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Politics, deliberation, and public action dissolve under the relentless pressure for leveraging one’s self into a position of greater human capital and competitive advantage. The state remodels itself as a firm, the university as a factory, and the self as an object with a price tag.” *

The Left in Ireland is comprised of local examples of world movements and doctrines. It loves issues and campaigns. Tackling broad theory – never mind creating a plausible alternative – is not regarded as essential. That’s a fundamental error.

You see, there’s always been your man at the bar, the drunk who has the answers, the bar-stool approach to politics. You know how it goes: everyone is selfish, politicians are all crooks and/or stupid, public servants and experts are all incompetent, thoughtful citizens are sheeple and we need a revolution to put ordinary people in charge – people power!

However, something has changed because this kind of stupidity is no longer deplored. It is tolerated beyond the drunk at the bar. It has been brought out into the open, patronised and promoted. Moreover, it is the preferred weapon of the rich and powerful who see in it the possibility of undoing a century of state welfare systems and controls on markets. Unfortunately, they are aided by too many gullible leftists who bizarrely seem to think that angry stupidity could possibly be a working class trait.**

An impoverished and downright nasty understanding of what it means to be human and consequently of human rationality is now dominant and it is rarely – if ever – questioned. Because docile acceptance has political consequences, journalism bears a heavy responsibility. Journalism generally reflects dominant viewpoints, failing to question thoroughly the driving assumptions and theory behind them. Moreover, conventional news is fed by “anti-establishment” activists providing a flow of protest and outrage over discrete issues.

The term neo-liberalism can be both useful and superficial; it is scattered around – particularly by leftists – and it works fairly well to trigger emotions over an “issue”. However, any attempt to discuss it or – heaven forbid – compare it to plain liberalism prompts groans, wilful ignorance and the patronising claim that ordinary people won’t understand or are not interested. This is precisely how the left becomes conservative – campaigning, protesting, pressurising on issues while refusing to demand – no, cause – public discourse on what makes them issues.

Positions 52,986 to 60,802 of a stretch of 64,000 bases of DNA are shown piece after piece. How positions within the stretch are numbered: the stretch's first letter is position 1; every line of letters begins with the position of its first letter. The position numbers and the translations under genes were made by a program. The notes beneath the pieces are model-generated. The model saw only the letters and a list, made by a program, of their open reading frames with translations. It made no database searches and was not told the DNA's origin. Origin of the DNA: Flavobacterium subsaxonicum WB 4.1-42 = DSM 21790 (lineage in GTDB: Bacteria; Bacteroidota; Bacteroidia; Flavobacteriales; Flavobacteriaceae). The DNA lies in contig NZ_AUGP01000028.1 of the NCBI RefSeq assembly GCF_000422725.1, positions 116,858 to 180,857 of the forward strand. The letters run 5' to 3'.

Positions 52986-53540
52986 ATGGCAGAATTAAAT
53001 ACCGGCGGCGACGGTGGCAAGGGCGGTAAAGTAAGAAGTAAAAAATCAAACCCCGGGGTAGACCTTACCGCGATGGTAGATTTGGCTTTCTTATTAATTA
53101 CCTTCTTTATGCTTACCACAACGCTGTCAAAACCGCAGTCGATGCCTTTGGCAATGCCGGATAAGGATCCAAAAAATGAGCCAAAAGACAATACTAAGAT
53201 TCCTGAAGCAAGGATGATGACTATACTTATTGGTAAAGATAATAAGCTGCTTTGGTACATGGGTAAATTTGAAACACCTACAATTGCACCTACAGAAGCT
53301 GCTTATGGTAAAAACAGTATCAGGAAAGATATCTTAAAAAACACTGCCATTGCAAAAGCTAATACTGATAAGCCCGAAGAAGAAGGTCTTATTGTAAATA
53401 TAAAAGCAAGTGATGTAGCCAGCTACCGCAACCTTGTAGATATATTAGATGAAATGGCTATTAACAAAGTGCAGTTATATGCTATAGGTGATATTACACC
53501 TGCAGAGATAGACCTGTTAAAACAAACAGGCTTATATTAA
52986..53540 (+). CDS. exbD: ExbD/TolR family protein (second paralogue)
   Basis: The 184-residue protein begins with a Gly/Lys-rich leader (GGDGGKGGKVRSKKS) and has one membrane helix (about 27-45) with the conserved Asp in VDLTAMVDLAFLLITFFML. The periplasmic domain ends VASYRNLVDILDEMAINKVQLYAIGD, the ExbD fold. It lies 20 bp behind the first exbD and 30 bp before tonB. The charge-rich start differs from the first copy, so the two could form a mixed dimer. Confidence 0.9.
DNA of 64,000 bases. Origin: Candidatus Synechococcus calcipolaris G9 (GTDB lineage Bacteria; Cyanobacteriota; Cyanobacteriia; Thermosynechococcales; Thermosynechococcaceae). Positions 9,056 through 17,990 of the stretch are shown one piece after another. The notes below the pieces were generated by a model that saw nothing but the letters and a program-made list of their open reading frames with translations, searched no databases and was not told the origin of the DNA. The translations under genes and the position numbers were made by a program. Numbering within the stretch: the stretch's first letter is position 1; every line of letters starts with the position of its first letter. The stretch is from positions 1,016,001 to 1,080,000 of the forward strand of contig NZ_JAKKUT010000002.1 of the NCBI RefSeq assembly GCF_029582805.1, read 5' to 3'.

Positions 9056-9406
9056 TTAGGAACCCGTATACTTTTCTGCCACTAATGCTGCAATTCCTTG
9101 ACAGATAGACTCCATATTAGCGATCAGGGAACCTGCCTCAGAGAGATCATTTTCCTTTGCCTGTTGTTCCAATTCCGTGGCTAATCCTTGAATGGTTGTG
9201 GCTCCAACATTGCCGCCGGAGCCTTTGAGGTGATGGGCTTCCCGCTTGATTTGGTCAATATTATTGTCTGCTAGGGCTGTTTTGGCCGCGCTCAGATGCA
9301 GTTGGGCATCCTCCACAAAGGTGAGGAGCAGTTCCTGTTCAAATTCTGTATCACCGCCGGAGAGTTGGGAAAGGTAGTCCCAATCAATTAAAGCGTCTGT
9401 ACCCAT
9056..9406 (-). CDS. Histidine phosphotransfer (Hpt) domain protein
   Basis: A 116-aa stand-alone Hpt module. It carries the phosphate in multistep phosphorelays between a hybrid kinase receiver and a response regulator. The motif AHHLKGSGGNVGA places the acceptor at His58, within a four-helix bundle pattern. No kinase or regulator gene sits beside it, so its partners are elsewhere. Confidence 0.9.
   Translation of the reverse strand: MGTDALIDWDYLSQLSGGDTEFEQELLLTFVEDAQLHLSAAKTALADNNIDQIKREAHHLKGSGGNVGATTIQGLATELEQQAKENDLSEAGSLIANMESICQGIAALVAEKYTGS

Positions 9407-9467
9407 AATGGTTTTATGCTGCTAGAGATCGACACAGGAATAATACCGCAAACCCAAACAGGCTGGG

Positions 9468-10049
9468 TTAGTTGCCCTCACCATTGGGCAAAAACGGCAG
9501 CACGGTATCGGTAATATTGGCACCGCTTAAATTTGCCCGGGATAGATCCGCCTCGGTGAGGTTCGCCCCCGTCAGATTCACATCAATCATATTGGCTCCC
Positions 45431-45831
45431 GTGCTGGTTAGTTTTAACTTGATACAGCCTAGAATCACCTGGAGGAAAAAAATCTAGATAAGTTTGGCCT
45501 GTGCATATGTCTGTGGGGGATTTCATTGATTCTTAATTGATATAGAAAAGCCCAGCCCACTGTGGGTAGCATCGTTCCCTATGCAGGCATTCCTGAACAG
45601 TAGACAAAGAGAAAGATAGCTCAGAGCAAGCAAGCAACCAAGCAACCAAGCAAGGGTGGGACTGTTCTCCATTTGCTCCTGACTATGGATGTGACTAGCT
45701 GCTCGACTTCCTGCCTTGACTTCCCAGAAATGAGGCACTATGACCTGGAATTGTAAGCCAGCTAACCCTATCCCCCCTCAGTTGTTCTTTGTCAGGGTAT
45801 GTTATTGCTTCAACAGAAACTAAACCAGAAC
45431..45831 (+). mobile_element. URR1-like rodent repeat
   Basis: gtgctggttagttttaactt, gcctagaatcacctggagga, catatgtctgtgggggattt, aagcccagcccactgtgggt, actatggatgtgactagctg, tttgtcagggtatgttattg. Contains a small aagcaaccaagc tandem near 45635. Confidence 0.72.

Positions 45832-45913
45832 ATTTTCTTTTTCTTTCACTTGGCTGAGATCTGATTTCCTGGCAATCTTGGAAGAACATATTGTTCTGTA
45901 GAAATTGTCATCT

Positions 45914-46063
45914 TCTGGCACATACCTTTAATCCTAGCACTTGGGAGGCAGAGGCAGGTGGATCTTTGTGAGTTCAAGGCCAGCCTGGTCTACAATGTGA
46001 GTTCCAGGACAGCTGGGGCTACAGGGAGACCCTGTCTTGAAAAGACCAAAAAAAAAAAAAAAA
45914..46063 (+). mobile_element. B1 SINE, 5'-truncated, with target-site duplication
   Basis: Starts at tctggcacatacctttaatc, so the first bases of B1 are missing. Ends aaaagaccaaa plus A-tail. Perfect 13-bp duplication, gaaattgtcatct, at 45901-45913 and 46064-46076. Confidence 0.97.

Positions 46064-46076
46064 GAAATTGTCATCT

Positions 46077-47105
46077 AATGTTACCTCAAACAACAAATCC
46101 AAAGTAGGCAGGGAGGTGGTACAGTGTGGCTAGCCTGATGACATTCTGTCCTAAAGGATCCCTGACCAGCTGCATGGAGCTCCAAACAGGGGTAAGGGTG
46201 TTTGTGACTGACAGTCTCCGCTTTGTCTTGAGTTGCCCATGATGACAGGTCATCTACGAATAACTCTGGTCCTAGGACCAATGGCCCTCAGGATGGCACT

The reason that Liberal thought survived left criticism for so long was that it delivered security, health, education, welfare and decent jobs; it reached an accommodation with capitalism and that accommodation became the establishment.*** Liberals – now often referred to as Classic Liberals – emphasised human dignity, mutual respect and fair procedures. They tended to insist that in making a decision, possible harm should be considered and avoided. They weren’t prioritising pay-offs; they were considering wider outcomes, consequences. This is what neo-liberalism seeks to destroy. It’s not just posing as anti-establishment; it really is.

Neo-liberalism then is utterly different. It looks at life as a competition, a constant struggle for scarce resources and dominance. It is built not only on a dismal view of human nature and rationality but but also on non-cooperative Game Theory. It is worth emphasising that Game Theory was developed not for ordinary citizen relationships but for working out nuclear strategies during the Cold War. The idea is that everyone is an adversary and decision-making is based on narrow, self-interested, “rational” choice.**** This approach was imported first into business and finance, and then into wider aspects of life and society. It favours competitive market solutions to all questions, undermines solidarity, fellow-feeling, goodwill, the state, welfare provisions, expertise, human decency and values – especially the values of classic liberalism – all in a drive towards radical privatisation, reducing citizens to contractors and/or customers who conduct relationships on the basis of quid pro quo. (Remember that gobshite on the bar stool.)

In Ireland today it is certainly true that many – more likely, most – citizens believe that self determination is expressed merely in consumer choice. They have been bludgeoned into this belief by a refusal of journalism and activists to contradict the dominant view. Choice has come to mean consumer choice and the citizen has been reduced to a customer of service providers. Public service – once a well understood, honourable and decent way of life – is now a matter of reacting to customers. Government departments, county councils, state bodies and industries, having abandoned citizenship, now operate to customer charters and the like, and prefer to deal with clients.